research and treatment, as the proposers of the motion, we rightly


state that we have equality issues when it comes to access to the type


of drugs that are required. And it is very clear to us all that access


to drugs and treatment should not be by dint of postcode. How do we


develop a dedicated cancer drug fund for liberally funding those of very


high cost drugs, sometimes experimental drugs that are very


expensive. I think that is something I've wanted to see people across


Northern Ireland having access to. And I think that is vital that they


have access to them. I want to see that. We are lagging behind the rest


of the country in that and that is something that this assembly should


be aiming to put right. One of the members said he wanted equality with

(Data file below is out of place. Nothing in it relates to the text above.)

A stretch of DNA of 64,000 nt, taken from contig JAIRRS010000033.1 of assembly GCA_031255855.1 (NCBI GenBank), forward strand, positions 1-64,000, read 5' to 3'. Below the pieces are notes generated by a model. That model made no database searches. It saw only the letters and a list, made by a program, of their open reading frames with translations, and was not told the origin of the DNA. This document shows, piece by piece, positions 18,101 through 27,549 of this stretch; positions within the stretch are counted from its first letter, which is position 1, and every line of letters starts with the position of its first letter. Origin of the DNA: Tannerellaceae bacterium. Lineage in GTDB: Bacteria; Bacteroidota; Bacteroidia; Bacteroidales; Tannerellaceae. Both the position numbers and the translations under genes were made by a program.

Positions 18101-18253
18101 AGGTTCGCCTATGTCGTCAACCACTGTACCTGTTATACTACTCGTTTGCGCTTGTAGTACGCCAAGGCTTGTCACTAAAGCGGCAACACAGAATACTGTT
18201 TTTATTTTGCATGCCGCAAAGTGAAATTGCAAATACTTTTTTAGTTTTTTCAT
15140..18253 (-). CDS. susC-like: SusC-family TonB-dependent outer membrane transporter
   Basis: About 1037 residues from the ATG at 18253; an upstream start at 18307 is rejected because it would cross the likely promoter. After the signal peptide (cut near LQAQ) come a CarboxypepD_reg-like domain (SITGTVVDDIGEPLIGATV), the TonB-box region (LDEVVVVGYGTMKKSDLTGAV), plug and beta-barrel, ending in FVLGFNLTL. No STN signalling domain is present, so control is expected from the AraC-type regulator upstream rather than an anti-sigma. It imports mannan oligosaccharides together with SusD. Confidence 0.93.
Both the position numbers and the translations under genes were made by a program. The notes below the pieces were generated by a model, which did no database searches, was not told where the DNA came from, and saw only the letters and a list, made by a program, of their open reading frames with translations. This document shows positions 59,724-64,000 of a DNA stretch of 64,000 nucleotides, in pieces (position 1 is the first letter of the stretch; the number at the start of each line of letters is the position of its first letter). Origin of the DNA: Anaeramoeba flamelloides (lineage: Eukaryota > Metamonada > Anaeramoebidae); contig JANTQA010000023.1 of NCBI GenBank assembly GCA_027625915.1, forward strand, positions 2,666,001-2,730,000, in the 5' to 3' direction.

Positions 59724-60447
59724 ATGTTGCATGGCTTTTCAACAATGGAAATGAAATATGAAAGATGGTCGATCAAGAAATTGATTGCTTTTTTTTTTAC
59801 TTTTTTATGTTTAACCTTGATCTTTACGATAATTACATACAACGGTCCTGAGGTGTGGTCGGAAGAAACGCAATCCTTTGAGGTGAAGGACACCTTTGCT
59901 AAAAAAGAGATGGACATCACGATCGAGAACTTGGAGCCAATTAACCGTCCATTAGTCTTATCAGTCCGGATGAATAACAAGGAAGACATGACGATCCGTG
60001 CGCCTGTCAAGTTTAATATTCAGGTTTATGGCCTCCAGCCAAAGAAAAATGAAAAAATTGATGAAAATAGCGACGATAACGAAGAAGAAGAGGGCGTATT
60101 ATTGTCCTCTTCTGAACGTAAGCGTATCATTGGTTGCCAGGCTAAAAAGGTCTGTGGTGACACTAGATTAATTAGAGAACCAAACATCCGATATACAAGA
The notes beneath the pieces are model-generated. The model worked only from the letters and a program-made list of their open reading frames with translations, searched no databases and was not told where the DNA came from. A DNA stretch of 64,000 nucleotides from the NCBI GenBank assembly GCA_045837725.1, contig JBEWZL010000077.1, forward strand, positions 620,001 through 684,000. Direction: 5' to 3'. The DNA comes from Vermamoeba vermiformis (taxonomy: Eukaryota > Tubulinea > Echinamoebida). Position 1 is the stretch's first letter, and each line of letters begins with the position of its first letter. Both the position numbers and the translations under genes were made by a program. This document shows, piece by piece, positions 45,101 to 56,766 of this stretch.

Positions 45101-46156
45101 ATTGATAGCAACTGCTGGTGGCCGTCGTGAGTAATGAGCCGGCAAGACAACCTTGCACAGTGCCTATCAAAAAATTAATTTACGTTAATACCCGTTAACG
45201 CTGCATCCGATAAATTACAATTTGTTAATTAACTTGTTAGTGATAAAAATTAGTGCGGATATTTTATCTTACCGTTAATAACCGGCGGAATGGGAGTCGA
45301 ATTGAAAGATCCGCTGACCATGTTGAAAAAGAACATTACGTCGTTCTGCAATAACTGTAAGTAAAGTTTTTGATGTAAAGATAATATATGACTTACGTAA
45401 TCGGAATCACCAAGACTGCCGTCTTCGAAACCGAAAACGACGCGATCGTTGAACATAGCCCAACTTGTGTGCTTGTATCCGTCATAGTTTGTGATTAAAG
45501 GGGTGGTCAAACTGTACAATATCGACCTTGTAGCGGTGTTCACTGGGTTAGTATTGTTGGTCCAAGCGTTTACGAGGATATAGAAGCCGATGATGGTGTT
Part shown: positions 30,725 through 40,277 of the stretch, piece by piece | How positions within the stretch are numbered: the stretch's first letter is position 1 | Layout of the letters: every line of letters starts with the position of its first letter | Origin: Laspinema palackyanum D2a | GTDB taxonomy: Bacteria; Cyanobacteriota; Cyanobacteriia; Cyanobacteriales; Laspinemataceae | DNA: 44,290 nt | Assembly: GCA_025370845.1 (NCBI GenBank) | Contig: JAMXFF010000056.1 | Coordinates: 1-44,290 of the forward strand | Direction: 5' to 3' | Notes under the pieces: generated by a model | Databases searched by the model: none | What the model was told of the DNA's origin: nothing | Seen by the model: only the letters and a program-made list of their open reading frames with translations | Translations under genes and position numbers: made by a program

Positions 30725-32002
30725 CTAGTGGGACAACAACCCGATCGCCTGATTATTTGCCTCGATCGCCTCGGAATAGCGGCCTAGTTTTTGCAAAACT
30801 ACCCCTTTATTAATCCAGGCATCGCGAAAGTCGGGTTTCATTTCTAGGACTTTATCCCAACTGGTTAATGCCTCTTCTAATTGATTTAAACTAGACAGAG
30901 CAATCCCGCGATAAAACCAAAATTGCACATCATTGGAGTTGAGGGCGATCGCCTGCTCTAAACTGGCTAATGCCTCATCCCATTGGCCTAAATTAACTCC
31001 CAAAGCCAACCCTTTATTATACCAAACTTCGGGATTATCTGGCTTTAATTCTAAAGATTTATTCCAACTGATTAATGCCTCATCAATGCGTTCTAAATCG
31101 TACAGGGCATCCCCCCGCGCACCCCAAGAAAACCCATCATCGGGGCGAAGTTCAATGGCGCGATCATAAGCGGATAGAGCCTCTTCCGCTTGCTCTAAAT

England. England charge ?8 a head for prescriptions. I am not


proposing we do that. I want to do something less. The member said, and


that will take an intervention. But does he want an ?8 prescription


charge? I want to do something considerably less. Ten years ago, I


was diagnosed with cancer and given the treatment. I was given the right


drugs. Are you really saying no to people like me today?


The Justice Minister, David Ford, also faced questions today


and he was asked to introduce legislation aimed at compelling


former RUC officers to give evidence in Troubles-related cases.


The SDLP MLA Dominic Bradley raised the matter, referring to the recent


Police Ombudsman's investigation into the murder of RUC Constable


Can ask the minister a question regarding the police ombudsman's


report into the matter of Sergeant Joe Campbell of the RUC? Is the


minister concerned that attempts to frustrate the ombudsman's


investigation through the symptomatic destruction of evidence?